. “The more one was lost in unfamiliar quarters of distant cities,
the more one understood the other cities he had crossed to arrive there.”
Earlier this month, Liminal II was so kind to send me an advance copy of a special edition of The Citadel Oracle Deck by Fez Inkwright to review.
I picked a quiet Sunday afternoon to delve into the deck and write down some thoughts.
If this is your first time on my site, a little introduction: my name is Natasa Ilincic, I’m an author and watercolour artist based in Scotland. I write and illustrate books and decks, run homebrew D&D campaigns in my spare time, and I’m passionate about ethnobotany and storytelling – so it’s fair to say that this creation by Fez Inkwright ticked all the boxes for me.
This special edition contains: The Citadel Oracle Deck, The Deck of Emblems, the Spymaster’s Gambit ttrpg campaign, a brass coin, and numbered certificate of authenticity.
You can read the specifics and get your copy here.
Given that this is a deck, why not start this review with a spread of three cards that I believe encapsulate its main strengths:
This card speaks of precision, and hard work driven by dedication and passion. From the moment I opened the box I was impressed with the care and attention to detail that went into the creation of this set.
The box has a Buckram cover foiled with rose gold, a delightfully tactile choice that reminds me of antique books. The colour palette of the deck gives it an elegant and sleek look, enhanced by the heavy cardstock and matte sprayed edges (red for the Citadel, black for the Emblems). The octagonal shape is a unique choice, and gives me a snug feeling when shuffling the cards.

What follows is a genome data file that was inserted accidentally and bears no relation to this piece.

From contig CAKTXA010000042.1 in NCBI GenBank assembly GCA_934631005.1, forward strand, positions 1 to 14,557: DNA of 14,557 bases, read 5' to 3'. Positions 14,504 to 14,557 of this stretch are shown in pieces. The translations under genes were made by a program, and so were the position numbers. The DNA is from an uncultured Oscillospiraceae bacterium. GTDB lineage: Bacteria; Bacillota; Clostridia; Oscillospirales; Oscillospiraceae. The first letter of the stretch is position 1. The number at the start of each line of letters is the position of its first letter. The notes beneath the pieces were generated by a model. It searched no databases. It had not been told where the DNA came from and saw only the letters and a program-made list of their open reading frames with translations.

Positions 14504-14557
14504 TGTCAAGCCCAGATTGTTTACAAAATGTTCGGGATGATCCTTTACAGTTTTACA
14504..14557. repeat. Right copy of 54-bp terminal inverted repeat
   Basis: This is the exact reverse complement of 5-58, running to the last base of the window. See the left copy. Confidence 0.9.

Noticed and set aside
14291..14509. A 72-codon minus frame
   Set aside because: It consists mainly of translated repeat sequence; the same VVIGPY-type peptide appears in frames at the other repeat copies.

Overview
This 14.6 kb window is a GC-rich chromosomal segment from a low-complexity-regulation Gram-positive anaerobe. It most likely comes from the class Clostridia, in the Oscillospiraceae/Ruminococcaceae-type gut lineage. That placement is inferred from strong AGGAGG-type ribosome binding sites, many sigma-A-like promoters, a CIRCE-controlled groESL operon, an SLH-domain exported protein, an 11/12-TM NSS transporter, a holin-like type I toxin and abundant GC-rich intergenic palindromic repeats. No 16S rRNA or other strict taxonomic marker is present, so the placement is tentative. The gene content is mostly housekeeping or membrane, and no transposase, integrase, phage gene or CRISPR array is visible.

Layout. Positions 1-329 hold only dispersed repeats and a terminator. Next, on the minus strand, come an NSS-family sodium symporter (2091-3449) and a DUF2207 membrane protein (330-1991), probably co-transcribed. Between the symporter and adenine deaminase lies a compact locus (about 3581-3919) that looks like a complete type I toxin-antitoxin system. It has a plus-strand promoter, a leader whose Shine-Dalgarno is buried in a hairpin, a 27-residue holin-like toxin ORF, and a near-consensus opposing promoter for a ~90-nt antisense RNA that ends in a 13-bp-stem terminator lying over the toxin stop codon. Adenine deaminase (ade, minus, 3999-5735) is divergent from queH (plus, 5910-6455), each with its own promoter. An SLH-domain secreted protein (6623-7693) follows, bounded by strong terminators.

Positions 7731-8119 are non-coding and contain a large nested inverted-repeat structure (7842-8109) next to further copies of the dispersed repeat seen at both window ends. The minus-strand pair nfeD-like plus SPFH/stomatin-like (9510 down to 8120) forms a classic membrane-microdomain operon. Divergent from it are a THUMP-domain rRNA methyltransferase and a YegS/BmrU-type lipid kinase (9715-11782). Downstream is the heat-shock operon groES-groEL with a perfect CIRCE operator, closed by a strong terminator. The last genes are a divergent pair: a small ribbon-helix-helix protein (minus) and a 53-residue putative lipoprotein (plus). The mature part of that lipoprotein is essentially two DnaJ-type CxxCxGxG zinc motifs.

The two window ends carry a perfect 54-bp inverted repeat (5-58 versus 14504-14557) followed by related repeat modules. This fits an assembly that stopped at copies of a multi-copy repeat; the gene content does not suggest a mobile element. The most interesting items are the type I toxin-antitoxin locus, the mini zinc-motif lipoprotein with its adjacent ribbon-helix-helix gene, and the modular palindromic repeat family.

Examining the elements that Fez featured in the cards I see that each one features deliberate and meaningful choices.
Among the plants she picked to adorn “The Crowd” (the Earth suit, embodying hard work and community) in the guidebook I see dandelions, a humble plant whose deep taproot pulls nutrients from the depths of the soil and makes them available to other plants.
I get the clear sense that from the design choices to the art details, nothing was left to chance.
I notice subtle nods to some of my favourite books (especially in the Catalyst and the Adventurer cards), clever botanical references, fitting Latin expressions incorporated with the art. I particularly love the “Faber est suae quisque fortunae” (“Every man is the artisan of his own fortune”), a refreshing concept to include in a deck that can be used for divination.
Overall, all these details speak of a labour of love. The quality of the materials adds the superior finish this creation deserves – but what truly makes it unique are the concept and execution.
This card encapsulates what’s truly special about this deck: its originality.
If feels new, yet familiar and easy to navigate intuitively.
The deck explores the world through people, while simultaneously exploring people’s worlds. It is a clever entwining of microcosms and macrocosms.
Each of the four Suits (Court, Academy, Crowd, Troupe) corresponds to an element, and is assigned to an area of the city.
Despite this partition, no Suit is overshadowed. My initial worry was that humbler Suits (like the Crowd, comprising of labourers and artisans) would be negatively affected by a sense of hierarchy, but that is not the case. The meaning of each card shines through, and negative and positive aspects encompass all Suits.
The Deck of Emblems is a wonderful addition to the Citadel, one that I find particularly useful for shorter and more intuitive readings.
The set includes The Spymaster’s Gambit ttrpg campaign as well, which I have yet to play with my friends (the joys of being in your 30s and trying to find a suitable time for games night!).
Versatility is one of the main qualities of this set. The deck actively encourages us to play with it, explore its potential and bend the rules. I love how it smoothly intersects storytelling and cartomancy.
There are many ways to use the deck: as a personal tool for reflection, a storytelling device, an unconventional way to do worldbuilding (for characters, locations, prompts!), and a fun addition if directly used for in-game fortune telling.
The Citadel Oracle is a profound and deeply human deck, that invites us to reflect and immerse ourselves in storytelling. It embraces nuance with effortless grace, and doesn’t shy away from darkness and complexity.
Fez Inkwright and Liminal II have created a beautifully crafted and highly useful deck that I see myself consulting for many years to come.